# Using Hudson/Monitoring external jobs

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Hudson is useful for monitoring the non-interactive execution of processes, such as cron jobs, procmail, inetd-launched processes. Often those tasks are completely unmonitored (which makes it hard for you to notice when things go wrong), or they send e-mails constantly regardless of the success or failure (which results into the same situation as you'll quickly start ignoring them anyway.) Using Hudson enables you to monitor large number of such tasks with little overhead.

## Setting up a project

Create a new job and choose "Monitor an external job" as the job type.

## Monitoring an execution

Once you set up a project, you can monitor an execution by running a command like this:

$export HUDSON_HOME=http://user:pw@myserver.acme.org/path/to/hudson/$ java -jar /path/to/WEB-INF/lib/hudson-core-*.jar "job name" <program arg1 arg2...>


For Windows:

> set HUDSON_HOME=http://user:pw@myserver.acme.org/path/to/hudson/
> java -jar \path\to\WEB-INF\lib\hudson-core-*.jar "job name" cmd.exe /c <program arg1 arg2...>


If your webserver extracts the hudson.war file when it deploys Hudson then you may use the path directly to the WEB-INF/lib directory and all other required jars will be found there. Otherwise you may extract these from the war file:

hudson-core-*.jar
remoting-*.jar
ant-1.7.0.jar
commons-lang-2.4.jar
xstream-*.jar


All are found in the WEB-INF/lib path inside the war file. As long as they are all in the same directory, the java -jar /path/to/hudson-core-*.jar command will find the other required jars.

Note: Older versions of Hudson (before 1.324) also require winstone.jar in order to run this command. This jar is found at the top level directory inside the war file, and must be manually added to the classpath (with -classpath or -cp) in the java command.

The HUDSON_HOME variable is used to locate the server Hudson is running, so this must be set. Unless your Hudson job has build permission for guest users, include the username:password@ portion of the URL, as seen in the examples above.

Note: Authentication via username:password in HUDSON_HOME is added in Hudson 1.324; with previous versions either grant anonymous build permission on the job, or use curl to post XML to Hudson (see below).

You can copy hudson-core-*.jar and the other required jars to other machines if you want to monitor jobs that are run on a different machine.

stdout and stderr of the program will be recorded, and a non-zero exit code will be considered as a failure.
Monitoring cron jobs

To monitor a cron job, simply run the above set up from your cron script. To avoid receiving e-mails from cron daemon, you might want to write something like:

HUDSON_HOME=http://myserver.acme.org/path/to/hudson/
0 * * * * export HUDSON_HOME=$HUDSON_HOME; java -jar hudson-core-*.jar "backup" backup.sh 2>&1 > /dev/null  Note that you can also move the cron job itself to Hudson by using free-style software project, which would also allow you to manually execute the job outside the scheduled executions. Submit a run programatically The above command submits the execution and its result by sending XML to HTTP. This means you can submit an execution record from any program, as long as you follow the same XML format. The format is explained below: <run> <log encoding="hexBinary">...hex binary encoded console output...</log> <result>... integer indicating the error code. 0 is success and everything else is failure</result> <duration>... milliseconds it took to execute this run ...</duration> </run>  The duration element is optional. Console output is hexBinary encoded so that you can pass in any control characters that are otherwise disallowed in XML. Elements must be in this order. The above XML needs to be sent to http://myhost/hudson/job/_jobName_/postBuildResult. A simple example using curl would be (using no real data): $ curl -X POST -d '<run><log encoding="hexBinary">4142430A</log><result>0</result><duration>2000</duration></run>' \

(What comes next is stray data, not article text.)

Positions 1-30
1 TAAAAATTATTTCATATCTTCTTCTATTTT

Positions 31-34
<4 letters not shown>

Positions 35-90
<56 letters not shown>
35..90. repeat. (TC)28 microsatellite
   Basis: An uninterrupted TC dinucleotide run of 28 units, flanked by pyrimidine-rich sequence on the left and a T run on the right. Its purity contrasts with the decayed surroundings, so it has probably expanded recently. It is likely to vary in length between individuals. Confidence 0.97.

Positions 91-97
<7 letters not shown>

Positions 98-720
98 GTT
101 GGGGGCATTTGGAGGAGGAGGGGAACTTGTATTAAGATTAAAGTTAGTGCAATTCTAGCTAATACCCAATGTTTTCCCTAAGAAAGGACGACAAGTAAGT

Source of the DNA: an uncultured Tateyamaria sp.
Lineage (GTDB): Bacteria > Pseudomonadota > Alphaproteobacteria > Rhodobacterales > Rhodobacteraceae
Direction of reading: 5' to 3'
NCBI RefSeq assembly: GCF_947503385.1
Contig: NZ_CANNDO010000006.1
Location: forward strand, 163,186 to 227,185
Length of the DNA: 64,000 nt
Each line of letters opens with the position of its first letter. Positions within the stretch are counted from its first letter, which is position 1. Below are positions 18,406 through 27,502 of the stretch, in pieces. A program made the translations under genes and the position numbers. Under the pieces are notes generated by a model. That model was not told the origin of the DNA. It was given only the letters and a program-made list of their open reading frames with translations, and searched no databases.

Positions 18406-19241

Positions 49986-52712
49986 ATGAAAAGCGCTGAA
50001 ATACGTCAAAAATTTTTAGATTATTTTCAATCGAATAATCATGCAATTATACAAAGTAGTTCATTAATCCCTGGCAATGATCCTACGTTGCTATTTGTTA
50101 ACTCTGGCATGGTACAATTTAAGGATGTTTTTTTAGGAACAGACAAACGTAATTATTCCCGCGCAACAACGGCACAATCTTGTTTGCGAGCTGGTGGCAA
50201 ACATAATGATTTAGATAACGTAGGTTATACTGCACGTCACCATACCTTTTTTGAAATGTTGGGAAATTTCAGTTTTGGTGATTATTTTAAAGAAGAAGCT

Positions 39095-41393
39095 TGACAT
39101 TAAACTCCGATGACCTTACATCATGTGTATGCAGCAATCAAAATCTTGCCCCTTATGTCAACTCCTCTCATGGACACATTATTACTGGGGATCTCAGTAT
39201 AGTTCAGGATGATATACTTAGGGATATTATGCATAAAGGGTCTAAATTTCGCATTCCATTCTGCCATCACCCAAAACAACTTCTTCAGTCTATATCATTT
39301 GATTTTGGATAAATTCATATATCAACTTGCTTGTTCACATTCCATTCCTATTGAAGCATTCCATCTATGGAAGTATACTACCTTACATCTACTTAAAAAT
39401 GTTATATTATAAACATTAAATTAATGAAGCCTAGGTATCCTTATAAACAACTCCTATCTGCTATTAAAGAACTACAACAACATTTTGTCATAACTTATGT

http://user:pass@myhost/hudson/job/_jobName_/postBuildResult


## CSRF Protection

If your Hudson uses the "Prevent Cross Site Request Forgery exploits" security option, all the above requests (java -jar commands and curl/wget POSTs) will be rejected with 403 errors ("No valid crumb was included") on Hudson versions up to 1.384.
Starting in 1.385 the java -jar commands above will work when CSRF protection is enabled. For curl/wget you can obtain the header needed in the request from the URL http://server/hudson/crumbIssuer/api/xml (or /api/json). Something like this:

wget -q --output-document - \
'http://server/hudson/crumbIssuer/api/xml?xpath=concat(//crumbRequestField,":",//crumb)'